In its 114th Report, the Law Commission of India proposed the establishment of Gram Nyayalayas to provide citizens with inexpensive and timely access to justice at their doorsteps. The Gram Nyayalayas Bill was enacted by Parliament on December 22, 2008, and the Gram Nyayalayas Act went into effect on October 2, 2009.
The Act extends to the whole of India, except to the States of Nagaland, Arunachal Pradesh, Sikkim and to the tribal areas specified in parts of the Sixth Schedule to the Constitution of India within the States of Assam, Meghalaya, Tripura and Mizoram, respectively.
The State Government, in consultation with the High Court, may establish one or more Gram Nyayalayas for each Panchayat at the intermediate level or for a group of contiguous Panchayats at the intermediate level in a district, or for a group of contiguous Gram Panchayats in any State where there is no Panchayat at the intermediate level.
The following are the key characteristics of the Gram Nyayalayas Act:
Gram Nyayalayas are intended to provide inexpensive justice to people in rural areas at their doorsteps and ensure that opportunities for justice are not denied to any citizen owing to social or economic reasons.
Gram Nyayalayas are to be established for every intermediate Panchayat or for a group of contiguous Gram Panchayats; The seat of the Gram Nyayalayas shall be located at the headquarters of the intermediate Panchayat.
The Nyayadhikari shall periodically visit villages and may hear the parties and dispose of the cases at the place other than its headquarters;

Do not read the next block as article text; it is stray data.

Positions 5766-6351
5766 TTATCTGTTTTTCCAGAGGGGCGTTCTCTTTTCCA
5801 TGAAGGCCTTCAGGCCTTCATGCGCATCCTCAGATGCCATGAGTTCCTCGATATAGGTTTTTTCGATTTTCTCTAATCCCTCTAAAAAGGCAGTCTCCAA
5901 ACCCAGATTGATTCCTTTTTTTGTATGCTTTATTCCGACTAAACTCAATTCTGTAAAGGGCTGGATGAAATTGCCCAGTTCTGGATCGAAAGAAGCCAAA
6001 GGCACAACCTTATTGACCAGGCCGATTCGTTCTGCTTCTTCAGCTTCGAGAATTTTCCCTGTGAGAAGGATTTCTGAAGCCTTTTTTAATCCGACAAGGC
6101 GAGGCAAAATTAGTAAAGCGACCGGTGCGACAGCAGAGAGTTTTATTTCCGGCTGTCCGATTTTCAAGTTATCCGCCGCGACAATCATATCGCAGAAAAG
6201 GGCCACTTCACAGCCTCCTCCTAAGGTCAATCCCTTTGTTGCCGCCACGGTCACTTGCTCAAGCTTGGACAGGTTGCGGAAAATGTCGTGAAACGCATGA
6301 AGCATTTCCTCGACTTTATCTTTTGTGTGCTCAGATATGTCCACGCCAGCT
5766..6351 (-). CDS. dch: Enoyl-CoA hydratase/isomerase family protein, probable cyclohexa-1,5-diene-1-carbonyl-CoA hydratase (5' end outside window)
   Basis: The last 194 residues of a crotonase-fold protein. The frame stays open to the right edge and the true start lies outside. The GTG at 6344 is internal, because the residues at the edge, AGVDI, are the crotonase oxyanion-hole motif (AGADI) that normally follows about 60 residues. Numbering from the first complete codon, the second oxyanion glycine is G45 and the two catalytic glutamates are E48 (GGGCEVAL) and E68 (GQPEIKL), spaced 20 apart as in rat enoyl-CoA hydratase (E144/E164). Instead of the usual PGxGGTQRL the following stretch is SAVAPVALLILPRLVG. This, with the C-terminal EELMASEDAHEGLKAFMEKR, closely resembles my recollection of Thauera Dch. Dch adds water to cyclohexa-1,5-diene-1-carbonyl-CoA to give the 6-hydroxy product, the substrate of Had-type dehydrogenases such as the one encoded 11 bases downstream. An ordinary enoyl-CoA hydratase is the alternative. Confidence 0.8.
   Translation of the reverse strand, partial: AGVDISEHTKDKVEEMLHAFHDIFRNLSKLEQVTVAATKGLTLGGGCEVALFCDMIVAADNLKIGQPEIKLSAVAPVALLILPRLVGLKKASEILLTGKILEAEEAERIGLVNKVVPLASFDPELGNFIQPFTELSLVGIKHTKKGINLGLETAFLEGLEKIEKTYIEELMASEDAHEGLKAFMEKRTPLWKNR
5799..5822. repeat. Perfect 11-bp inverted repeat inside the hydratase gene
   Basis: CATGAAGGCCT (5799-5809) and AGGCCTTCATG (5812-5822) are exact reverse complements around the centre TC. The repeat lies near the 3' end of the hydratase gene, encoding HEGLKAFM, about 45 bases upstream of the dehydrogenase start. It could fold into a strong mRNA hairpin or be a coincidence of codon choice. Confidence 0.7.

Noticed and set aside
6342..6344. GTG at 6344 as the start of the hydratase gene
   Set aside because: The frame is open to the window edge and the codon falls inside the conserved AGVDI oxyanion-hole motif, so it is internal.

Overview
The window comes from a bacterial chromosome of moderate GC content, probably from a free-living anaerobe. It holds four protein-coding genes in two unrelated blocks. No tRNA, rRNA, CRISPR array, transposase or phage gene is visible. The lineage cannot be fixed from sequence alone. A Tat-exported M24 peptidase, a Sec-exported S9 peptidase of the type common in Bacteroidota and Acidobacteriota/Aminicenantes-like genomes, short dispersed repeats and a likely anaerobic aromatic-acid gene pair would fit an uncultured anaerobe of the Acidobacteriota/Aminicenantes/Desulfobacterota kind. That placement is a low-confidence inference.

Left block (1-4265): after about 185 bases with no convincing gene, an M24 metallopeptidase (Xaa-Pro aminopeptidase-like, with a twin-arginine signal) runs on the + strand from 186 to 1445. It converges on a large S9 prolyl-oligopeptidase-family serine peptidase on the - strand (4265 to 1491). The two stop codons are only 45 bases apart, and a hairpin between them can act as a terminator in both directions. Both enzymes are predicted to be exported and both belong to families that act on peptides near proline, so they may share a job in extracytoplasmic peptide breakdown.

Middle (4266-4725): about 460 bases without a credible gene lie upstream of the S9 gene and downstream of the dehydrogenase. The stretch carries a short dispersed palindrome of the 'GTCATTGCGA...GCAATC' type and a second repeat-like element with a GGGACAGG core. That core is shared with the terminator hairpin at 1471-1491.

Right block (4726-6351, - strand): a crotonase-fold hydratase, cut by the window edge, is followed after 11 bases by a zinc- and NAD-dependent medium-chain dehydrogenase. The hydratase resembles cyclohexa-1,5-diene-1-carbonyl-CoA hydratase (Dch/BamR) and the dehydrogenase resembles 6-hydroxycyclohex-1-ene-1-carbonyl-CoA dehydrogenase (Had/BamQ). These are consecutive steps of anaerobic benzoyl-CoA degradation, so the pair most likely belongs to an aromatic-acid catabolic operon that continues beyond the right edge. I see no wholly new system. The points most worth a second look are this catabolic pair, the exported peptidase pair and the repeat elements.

The Gram Nyayalayas will try criminal cases, civil suits, claims or disputes which are specified in the First Schedule and the Second Schedule to the Act.
They are to follow summary procedure in criminal trials;
Disputes are to be settled as far as possible through conciliation between the parties, and for this purpose, the Gram Nyayalayas will use the conciliators to be appointed for this purpose;
The Gram Nyayalaya shall not be bound by the rules of evidence provided in the Indian Evidence Act, 1872, but shall be guided by the principles of natural justice subject to any rule made by the High Court.
The Gram Nyayalayas scheme has been evaluated from time to time. The third party evaluation of the Scheme was done through NITI Aayog recently, which recommended continuance of the scheme. The Government has extended the above scheme for a further period of five years from 01.04.2021 to 31.03.2026, with a budgetary outlay of Rs.50 crores.
The Central Government has been encouraging the States to set up Gram Nyayalayas by providing financial assistance. As per the scheme, the Central Government provides one-time assistance to States towards non-recurring expenses for setting up of Gram Nyayalayas subject to a ceiling of Rs. 18.00 lakhs per Gram Nyayalaya. The Central Government also provides assistance towards recurring expenses for operating these Gram Nyayalayas subject to a ceiling of Rs. 3.20 lakhs per Gram Nyayalaya per year for the first three years.
The concept of gram nyayalya is beneficial to grassroots democracy and prepares the path for decentralisation of Justice. It would not only increase access to justice, but will also assist in reducing the burden of pending cases on higher courts.
However, much like any other policy, its success and efficacy are dependent on implementation . It has been found that state governments lack motivation due to a lack of financial resources; they believe states are being burdened with tasks without enough resources.
As previously said, the only way ahead is collaboration, and the centre has offered fiscal help for the programme in the budget outlay. There must also be some kind of review framework in place to supervise the state's efforts in terms of establishing gram nyaylyas and evaluating the performance of existing nyaylyas.